Measuring Up

Science is about looking at things, making guesses about them, and then figuring out how to test those guesses. A huge portion of that testing requires measurement. To compare two things, such as two states of being separated by time and work, you need a basis of comparison. These measurements and comparisons form the basis of the study, and if they are useful, allow us to test our guesses, our hypotheses, by changing things, and then seeing what the measurements look like.

Most of the measurement we see in a given week is pretty simple. Can we fit the car in that space? What size shirt do I need? How much milk goes in this recipe? Things get a little more complicated when goals become less anchored in the physical world. How important is it really that Kid 2 is a bit taller than kid 1. They might think it’s very important, and maybe you think it’d be good to fudge the difference in the service of family harmony.

There are two particular areas of measurement which are particularly hard. One is at work. Some jobs are pretty straight forward, such as piecework tasks. They have a few confounding variables which can be relatively easily eliminated, such as differences in tools or work area. Other jobs are far harder to measure, such as engineering or art jobs where one must first devise a solution to a problem that maybe has never been solved before. Measuring the relative productivity of such a person can be quite difficult, especially in a shared office where their interactions with others might also have an effect on themselves and others.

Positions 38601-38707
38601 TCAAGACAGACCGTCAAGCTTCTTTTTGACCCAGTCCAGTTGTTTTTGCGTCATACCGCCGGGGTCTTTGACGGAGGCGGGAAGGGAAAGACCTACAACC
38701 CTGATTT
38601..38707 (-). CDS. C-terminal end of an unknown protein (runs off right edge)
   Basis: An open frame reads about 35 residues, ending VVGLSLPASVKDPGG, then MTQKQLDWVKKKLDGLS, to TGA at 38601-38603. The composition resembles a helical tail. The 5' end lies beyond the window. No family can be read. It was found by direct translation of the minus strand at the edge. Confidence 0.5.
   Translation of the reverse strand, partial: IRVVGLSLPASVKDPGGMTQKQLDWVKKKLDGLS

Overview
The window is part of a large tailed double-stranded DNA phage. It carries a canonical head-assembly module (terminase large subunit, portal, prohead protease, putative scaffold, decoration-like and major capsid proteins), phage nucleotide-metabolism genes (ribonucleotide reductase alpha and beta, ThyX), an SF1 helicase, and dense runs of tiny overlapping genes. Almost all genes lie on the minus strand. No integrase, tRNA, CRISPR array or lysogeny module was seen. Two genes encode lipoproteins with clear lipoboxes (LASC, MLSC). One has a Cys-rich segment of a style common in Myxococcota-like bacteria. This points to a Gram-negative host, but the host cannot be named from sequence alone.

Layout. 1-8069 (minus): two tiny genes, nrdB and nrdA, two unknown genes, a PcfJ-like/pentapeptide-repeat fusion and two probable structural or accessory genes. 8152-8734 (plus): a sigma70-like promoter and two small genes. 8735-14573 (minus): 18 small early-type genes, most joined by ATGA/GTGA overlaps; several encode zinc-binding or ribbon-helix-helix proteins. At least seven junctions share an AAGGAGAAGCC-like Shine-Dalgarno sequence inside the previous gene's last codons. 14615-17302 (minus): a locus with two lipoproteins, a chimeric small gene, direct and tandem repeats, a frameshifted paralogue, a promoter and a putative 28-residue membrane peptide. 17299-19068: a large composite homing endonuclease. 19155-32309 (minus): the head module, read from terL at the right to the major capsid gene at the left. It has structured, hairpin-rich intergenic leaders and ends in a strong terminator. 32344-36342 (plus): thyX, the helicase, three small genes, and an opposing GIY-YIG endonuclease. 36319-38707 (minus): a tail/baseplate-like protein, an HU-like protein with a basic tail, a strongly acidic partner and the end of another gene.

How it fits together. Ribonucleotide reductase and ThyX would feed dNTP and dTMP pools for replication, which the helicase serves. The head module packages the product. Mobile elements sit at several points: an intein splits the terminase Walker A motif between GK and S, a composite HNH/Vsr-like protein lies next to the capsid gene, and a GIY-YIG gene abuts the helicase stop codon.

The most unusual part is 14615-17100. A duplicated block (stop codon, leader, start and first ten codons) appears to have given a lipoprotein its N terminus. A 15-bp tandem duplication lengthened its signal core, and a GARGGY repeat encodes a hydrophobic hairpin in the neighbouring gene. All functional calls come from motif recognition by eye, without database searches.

The other hard area is measuring ones own progress in life. This is a topic we shall attempt to explore at length on this site. First we shall attempt to define measurement as it applies to humans, and then we shall try to come up with a straw man list of aspects of oneself which could be reasonably be measured.

Measurement. To observe a describable state in terms can unambiguously be compared to other such observations.

Some simple measurements are height, weight, age, strength. Given a reasonable test, these can be reduced to a set of numbers.

More complex measurements: what skills do you have, how good are you at them. What do those levels mean?

What resources do you have? Money (easy to count). Liquid assets (easily converted to money). Other assets, such as tools, which maybe you could sell for money, but maybe you could spend time, and use the tools to make money. Influence. Who can you get to help you, and how well can they help?

Note that these last three can be very hard to measure the final output of, because in some ways they all can be converted into each other, but the results from that conversion can be highly variable.

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